Friday, July 12, 2013

In Pictures: Trayvon Martin Photoshopped as White, George Zimmerman as Black -- Did Race Shape Your Opinion?

I have been very quiet at this blog on the George Zimmerman trial because it feels more like the defense has been prosecuting Trayvon Martin than defending George Zimmerman. It's been painful to hear and watch, especially for those of us who have black sons and perceive that what's being said is "all young black men are dangerous criminals."

Nevertheless, I had to share this picture which I saw on Twitter. It shows a picture of Trayvon Martin photoshopped to look white beside a picture of Zimmerman photoshopped to look black. The photo has been around since last year, but I didn't come across it until now. It asks in graphics a question that's been around since this story broke in the news last spring: "What if Trayvon Martin had been white and Zimmerman had been black?" My answer to that is that if Trayvon Martin had been white, then Zimmerman would have at least been arrested within 24 hours of the shooting and the police would not have been so willing to believe it was simply a case of self-defense.

But who do I blame most for the death of Trayvon Martin? I blame the state legislature of Florida for passing loose handgun laws and crazy self-defense laws that make it possible for someone to follow a person, shoot that person, and claim self-defense. I don't care who threw the first punch. I think that if you are following a stranger, especially after the police told you to stand down, then you are the person who started the trouble, and you are the person at fault for putting the person you followed in the challenging position of making decisions while in a scary situation.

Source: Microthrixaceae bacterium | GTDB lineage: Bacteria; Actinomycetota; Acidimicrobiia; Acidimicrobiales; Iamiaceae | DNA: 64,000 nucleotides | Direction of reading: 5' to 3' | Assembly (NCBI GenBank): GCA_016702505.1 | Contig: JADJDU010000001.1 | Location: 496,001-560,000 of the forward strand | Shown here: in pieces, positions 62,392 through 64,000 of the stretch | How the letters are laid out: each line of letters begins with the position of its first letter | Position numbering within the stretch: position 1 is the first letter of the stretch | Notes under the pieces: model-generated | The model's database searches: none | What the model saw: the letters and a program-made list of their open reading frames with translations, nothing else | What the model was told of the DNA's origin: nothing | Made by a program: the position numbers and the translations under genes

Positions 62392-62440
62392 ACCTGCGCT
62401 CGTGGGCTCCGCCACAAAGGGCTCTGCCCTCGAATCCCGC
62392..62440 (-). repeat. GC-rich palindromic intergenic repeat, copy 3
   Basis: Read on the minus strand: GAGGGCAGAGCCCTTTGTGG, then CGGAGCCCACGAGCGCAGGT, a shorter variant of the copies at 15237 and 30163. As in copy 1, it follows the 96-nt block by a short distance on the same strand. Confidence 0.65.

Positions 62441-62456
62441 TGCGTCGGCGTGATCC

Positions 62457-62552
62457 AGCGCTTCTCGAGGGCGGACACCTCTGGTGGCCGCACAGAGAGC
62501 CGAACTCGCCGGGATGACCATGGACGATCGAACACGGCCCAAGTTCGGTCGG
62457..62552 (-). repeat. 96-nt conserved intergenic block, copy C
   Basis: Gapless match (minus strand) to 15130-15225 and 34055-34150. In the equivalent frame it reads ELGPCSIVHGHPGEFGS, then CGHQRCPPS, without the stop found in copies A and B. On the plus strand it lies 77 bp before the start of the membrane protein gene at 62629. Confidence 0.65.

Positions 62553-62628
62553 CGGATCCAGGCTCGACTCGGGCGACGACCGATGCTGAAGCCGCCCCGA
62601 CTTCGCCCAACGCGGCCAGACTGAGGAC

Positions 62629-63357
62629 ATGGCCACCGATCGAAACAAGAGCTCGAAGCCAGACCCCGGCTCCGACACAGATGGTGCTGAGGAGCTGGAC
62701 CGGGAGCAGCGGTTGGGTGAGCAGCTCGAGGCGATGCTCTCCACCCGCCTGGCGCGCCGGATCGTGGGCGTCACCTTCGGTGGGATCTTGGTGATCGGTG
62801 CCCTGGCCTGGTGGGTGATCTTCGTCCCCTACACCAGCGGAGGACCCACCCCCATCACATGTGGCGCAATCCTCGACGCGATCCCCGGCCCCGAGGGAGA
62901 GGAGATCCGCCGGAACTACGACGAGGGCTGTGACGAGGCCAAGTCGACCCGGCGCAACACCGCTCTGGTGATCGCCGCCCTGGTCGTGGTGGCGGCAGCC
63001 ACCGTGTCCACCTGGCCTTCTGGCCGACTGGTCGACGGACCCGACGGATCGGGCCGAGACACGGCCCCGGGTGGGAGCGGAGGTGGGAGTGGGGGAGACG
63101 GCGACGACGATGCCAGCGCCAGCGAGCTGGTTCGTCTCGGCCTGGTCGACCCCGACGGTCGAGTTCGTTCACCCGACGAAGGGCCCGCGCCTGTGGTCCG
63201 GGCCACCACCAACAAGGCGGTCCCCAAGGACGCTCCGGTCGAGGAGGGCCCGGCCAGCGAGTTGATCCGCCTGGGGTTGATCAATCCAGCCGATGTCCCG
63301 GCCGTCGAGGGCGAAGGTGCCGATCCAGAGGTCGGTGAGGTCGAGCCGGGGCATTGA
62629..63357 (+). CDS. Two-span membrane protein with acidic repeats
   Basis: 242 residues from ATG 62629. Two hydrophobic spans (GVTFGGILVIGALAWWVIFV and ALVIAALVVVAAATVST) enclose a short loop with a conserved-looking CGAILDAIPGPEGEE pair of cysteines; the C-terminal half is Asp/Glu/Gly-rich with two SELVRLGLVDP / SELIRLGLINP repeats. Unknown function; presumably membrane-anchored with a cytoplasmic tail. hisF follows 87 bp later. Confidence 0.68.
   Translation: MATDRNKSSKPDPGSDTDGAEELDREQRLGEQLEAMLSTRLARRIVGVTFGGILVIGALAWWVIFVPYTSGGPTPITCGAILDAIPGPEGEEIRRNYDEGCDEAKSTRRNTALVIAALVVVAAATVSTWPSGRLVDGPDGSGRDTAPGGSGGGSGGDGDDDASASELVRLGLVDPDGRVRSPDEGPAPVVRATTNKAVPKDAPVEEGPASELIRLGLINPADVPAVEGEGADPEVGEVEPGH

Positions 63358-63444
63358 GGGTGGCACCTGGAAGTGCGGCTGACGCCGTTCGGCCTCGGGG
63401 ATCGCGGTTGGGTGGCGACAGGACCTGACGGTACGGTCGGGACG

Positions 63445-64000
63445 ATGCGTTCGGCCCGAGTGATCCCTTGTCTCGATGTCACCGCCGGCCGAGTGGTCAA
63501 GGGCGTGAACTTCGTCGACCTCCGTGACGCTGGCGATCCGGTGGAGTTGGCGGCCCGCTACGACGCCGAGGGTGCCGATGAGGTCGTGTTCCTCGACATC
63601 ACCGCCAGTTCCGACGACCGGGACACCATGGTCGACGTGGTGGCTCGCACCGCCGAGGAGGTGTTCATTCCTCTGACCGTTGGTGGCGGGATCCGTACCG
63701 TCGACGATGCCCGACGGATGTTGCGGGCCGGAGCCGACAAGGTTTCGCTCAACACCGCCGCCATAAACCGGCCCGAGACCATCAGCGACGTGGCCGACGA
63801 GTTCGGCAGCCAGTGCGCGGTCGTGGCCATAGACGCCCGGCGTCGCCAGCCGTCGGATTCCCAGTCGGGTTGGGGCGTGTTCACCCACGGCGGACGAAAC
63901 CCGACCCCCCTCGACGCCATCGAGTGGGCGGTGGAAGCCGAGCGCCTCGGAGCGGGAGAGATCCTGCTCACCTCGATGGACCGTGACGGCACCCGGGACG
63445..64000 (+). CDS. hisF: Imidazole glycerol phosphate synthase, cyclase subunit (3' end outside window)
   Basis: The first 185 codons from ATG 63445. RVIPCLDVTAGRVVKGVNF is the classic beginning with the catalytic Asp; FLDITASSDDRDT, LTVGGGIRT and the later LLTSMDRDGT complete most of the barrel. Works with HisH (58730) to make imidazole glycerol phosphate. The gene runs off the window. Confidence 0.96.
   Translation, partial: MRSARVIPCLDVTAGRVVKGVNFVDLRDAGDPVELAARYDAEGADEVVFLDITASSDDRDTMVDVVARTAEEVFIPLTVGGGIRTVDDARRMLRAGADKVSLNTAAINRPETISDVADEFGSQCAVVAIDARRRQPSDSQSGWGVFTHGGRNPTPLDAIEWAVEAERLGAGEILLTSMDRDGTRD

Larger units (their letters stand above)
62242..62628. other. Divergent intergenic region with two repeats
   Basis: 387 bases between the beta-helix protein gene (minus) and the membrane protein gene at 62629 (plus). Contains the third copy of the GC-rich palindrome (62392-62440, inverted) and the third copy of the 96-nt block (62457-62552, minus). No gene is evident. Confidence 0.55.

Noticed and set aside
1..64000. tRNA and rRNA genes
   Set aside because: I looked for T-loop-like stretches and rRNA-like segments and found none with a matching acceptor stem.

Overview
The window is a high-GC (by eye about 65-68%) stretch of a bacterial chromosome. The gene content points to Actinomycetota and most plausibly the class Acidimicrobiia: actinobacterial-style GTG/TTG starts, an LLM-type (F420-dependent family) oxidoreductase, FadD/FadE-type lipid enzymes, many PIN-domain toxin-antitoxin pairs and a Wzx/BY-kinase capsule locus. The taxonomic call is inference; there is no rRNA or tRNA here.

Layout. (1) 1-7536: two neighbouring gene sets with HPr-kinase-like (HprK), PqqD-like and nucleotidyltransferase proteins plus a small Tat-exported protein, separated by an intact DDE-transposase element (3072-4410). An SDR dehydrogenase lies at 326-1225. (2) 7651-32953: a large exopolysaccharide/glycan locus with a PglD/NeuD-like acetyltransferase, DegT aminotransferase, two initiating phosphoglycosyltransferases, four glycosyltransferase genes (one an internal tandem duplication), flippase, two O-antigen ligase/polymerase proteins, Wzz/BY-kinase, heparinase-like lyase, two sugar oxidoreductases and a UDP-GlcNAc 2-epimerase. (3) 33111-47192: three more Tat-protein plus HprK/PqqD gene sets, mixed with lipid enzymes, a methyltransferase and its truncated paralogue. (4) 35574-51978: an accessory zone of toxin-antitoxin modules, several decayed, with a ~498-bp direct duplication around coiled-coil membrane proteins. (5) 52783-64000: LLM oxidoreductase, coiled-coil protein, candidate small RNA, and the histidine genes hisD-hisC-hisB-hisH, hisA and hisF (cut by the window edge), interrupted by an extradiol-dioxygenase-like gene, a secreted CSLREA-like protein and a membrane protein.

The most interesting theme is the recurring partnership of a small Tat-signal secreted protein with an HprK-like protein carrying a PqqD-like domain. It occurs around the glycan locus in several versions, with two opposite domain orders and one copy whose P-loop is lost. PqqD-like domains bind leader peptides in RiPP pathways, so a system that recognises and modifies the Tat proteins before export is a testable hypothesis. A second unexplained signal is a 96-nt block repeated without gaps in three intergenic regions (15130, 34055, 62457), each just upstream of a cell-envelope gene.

On imagining how we might feel if the races of the parties involved could be switched, I think race matters here and anyone who claims that it doesn't make a difference in this case is blind. George Zimmerman's repeated 911 phone calls about African-American males combined with his statement that "they always get away," makes it clear he was not simply on the look-out for all strangers; he was on the look-out for black strangers. I think that many of the pro-Zimmerman people out there that I've observed on Twitter and commenting on the case at news sites are not seeking justice for Zimmerman. They are seeking absolution for themselves.

I think many of these pro-Zimmerman people believe in their hearts that all black people, except the ones they know amicably, are criminal by nature and deserved to be punished, which means that if they hear that a black person has been accused of a crime, they are more likely to assume the black person is guilty. If that were not the true, then why have so many of them been intent on painting Trayvon Martin as a criminal? I think many of them are looking for a way to exonerate themselves and justify their own racist thinking. Perhaps they want the right to shoot black men first and ask questions later.

But what they should be thinking about is this: what if they had been the one Zimmerman followed? If they had been fearful when he came close to them and he had tried to apprehend them, would they have calmly let him do so? What were Trayvon Martin's rights? Must we all now be subject to other people who on a whim decide to stop us because they don't like the way we look?

It's one thing to argue that the prosecution did not prove its case; it's another to argue that Trayvon Martin was a criminal.

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